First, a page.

Why Anthony Scaramucci is waging a media war on President Donald Trump
A friendship between President Donald Trump and one of his formerly most vocal advocates has taken an almost-Shakespearean twist.
Anthony Scaramucci was once an ardent Trump supporter. He enjoyed a fleeting 11-day stint as the president’s White House communications director and as recently as Aug. 8 on CNBC applauded “the president’s courage for going after these issues,” referring to a yearlong Sino-American trade war.
Author William D. Cohan has described “The Mooch,” as Scaramucci is sometimes affectionately referred to (and sometimes not so affectionately), as “the most loyal friend there is” when it comes to the inner circle of the 45th commander-in-chief, in a Vanity Fair article in February of 2018.
However, all that has taken a stunning turn in less than a month, with Scaramucci’s devotion for Trump giving way to escalating enmity.
The hedge-fund manager, who looks after some $9.6 billion at SkyBridge’s fund of funds, has challenged the president’s abilities as a leader and reiterated a recent barrage of Trump criticisms in a Thursday interview with MarketWatch.
“This is an issue of mental instability and demagoguery,” he said. When asked whether Trump’s actions are substantially different than in the past, Scaramucci said he acknowledges that a lot “stuff that [Trump] is doing now is consistent” with his past actions.
“But, I don’t remember him calling himself the ‘King of Israel’ and ‘the chosen one,’” referring to Trump’s embrace this week of Newsmax TV host Wayne Allyn Root’s comments, declaring Trump the greatest president for Jews, and the president’s, perhaps joking, proclamation that he is “the chosen one” to lock horns with China over longstanding U.S. trade imbalances.
“A red line has now been crossed,” Scaramucci told MarketWatch.
“I can’t in good conscience support this man for re-election,” he said.
That notion may be all-too clear after Scaramucci wrote an op-ed in the Washington Post on Aug. 19, outlining the reasons behind his feud with the president titled: “Anthony Scaramucci: I was wrong about Trump. Here’s why.”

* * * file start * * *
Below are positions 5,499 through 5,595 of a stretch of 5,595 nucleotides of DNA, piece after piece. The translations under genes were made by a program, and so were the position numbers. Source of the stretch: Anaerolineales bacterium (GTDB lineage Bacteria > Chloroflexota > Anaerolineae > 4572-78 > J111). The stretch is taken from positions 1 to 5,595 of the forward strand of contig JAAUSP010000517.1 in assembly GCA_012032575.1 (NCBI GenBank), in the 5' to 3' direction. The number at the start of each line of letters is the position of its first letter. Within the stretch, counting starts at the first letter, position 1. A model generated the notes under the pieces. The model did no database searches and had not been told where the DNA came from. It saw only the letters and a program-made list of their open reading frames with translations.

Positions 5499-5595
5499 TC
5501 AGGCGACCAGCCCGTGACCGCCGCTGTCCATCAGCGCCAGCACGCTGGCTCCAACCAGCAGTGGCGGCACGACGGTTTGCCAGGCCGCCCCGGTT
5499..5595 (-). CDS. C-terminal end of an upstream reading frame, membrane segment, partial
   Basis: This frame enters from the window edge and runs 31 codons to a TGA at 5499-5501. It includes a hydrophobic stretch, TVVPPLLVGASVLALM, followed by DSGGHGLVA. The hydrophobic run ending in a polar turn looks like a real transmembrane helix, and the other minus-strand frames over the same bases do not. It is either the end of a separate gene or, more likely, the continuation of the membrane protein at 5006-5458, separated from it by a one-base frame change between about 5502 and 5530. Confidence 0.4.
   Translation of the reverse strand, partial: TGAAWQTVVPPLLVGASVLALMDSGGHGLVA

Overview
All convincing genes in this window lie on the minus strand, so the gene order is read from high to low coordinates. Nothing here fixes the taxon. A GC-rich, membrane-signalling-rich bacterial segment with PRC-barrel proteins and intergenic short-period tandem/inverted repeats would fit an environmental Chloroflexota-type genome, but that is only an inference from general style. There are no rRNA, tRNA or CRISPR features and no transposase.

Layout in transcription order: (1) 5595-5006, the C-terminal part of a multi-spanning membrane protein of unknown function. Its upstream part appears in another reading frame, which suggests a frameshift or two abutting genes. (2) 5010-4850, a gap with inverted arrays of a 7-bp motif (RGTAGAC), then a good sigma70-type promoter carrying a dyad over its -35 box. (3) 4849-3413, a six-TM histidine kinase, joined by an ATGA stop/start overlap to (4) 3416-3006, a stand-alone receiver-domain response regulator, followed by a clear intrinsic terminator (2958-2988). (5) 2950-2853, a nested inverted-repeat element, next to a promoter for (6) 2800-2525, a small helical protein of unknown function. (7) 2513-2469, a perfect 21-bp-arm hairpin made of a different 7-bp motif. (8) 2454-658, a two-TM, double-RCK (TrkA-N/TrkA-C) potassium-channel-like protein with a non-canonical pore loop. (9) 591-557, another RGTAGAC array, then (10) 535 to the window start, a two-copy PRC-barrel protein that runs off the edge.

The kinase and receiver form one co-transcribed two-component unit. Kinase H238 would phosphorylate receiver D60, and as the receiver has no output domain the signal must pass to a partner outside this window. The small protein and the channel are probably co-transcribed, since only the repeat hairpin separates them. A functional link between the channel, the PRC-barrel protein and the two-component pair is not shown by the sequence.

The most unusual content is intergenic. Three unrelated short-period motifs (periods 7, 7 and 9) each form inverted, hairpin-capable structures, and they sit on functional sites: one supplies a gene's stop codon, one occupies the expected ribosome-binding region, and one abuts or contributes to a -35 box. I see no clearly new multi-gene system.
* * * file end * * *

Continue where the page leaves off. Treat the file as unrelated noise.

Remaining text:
Check out: Scaramucci on Washington back stabbers: ‘I’m more of a front-stabbing person’
An article in Salon.com stated that the hedge-fund honcho was set to go as far as to assemble a political-action committee, or PAC, with the goal of replacing Trump as the Republican nominee for the 2020 election.
Trump has fired back several times, with his most pointed response to Scaramucci coming in an Aug. 19 tweet in which he called his former supporter “a highly unstable ‘nut job’.”
Despite the feud with Trump Sr., Scaramucci acknowledged a cozy relationship with Donald Trump Jr., for whom he hosted a dinner on July 30 at the Hunt & Fish Club near Times Square, where the hedge-fund manager is a co-owner, as reported by the Washington Examiner.
“Don and I are friends,” Scaramucci told MarketWatch.
Is there a chance, then, that Scaramucci would turn back to the Trump camp (assuming the president would have him back at this point)?
“I’ll answer that question rhetorically: Trump is 73 and the next five years his goes from 73 to 78. He’s embattled, he’s losing it mentally and I think he’s in a situation now where it is going to get worse,” he said.
So, does Scaramucci believe that his newfound war against Trump can be successful?
“The odds are long but the crazy is descending on a very aggressive downward slope,” he said of the president’s recent actions.
On Friday, Trump fired off a series of tweets, urging U.S. companies to make products domestically after China earlier in the day announced it was preparing to raise tariffs on some $75 billion in U.S. products coinciding with import duties that were set to take effect on the same date on some $300 billion in China goods.
Trump also took to Twitter to blast the Federal Reserve, perhaps perceiving a speech by Chairman Jerome Powell at a Jackson Hole symposium in Wyoming as a genuine policy-decision meeting, for not doing enough to easy monetary policy. Trump, who has frequently pressed Powell to aggressively cut interest rates, asked in a tweet, “who is our bigger enemy,” Powell or Chinese President Xi Jinping.
Trump has hitched his political success closely to the economy and the stock market, perhaps more so than any other person who has sat behind the desk in the Oval Office.
However, the escalating trade tensions could do more to unseat Trump than any efforts by Scaramucci, MarketWatch’s Jeffry Bartash writes:
“The threat to the U.S. economy from the trade dispute has been viewed as severe enough by the Federal Reserve to spur the central bank to cut already low interest rates in July. And the Fed is widely expected to cut rates again in September”
On Friday, Powell said: “Trade policy uncertainty seems to be playing a role in the global slowdown and in weak manufacturing and capital spending in the United States,” in his speech in Jackson Hole.
Wall Street appears to agree. The Dow Jones Industrial AverageDJIA, -2.37%, the S&P 500 SPX, -2.59%, the Nasdaq Composite Index COMP, -3.00% and the small-cap oriented Russell 2000 index RUT, -3.09% wiped out weekly gains, skidding decisively lower after Trump’s trade-oriented tweets.
Wall Street often acts in the interest of their wallets and part of Scaramucci’s point may be that some may be willing to turn against Trump if they feel he’s not delivering on a promise of a healthy economy and booming market.
Source: Read Full Article